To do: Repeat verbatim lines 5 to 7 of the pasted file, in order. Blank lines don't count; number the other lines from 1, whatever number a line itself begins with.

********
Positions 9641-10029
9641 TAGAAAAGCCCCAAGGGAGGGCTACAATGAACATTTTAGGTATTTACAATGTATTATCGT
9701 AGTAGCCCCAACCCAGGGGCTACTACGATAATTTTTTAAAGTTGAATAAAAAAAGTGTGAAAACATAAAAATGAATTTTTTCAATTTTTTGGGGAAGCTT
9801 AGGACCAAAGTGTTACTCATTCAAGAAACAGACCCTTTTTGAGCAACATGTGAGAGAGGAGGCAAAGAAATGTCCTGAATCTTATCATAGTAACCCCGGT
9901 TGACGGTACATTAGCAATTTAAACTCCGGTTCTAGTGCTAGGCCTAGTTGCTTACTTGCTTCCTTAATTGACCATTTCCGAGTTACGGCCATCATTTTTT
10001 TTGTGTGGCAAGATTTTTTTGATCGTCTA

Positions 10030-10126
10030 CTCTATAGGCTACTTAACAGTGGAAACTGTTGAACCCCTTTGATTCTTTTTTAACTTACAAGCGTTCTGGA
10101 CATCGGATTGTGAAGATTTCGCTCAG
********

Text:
9901 TGACGGTACATTAGCAATTTAAACTCCGGTTCTAGTGCTAGGCCTAGTTGCTTACTTGCTTCCTTAATTGACCATTTCCGAGTTACGGCCATCATTTTTT
10001 TTGTGTGGCAAGATTTTTTTGATCGTCTA

Positions 10030-10126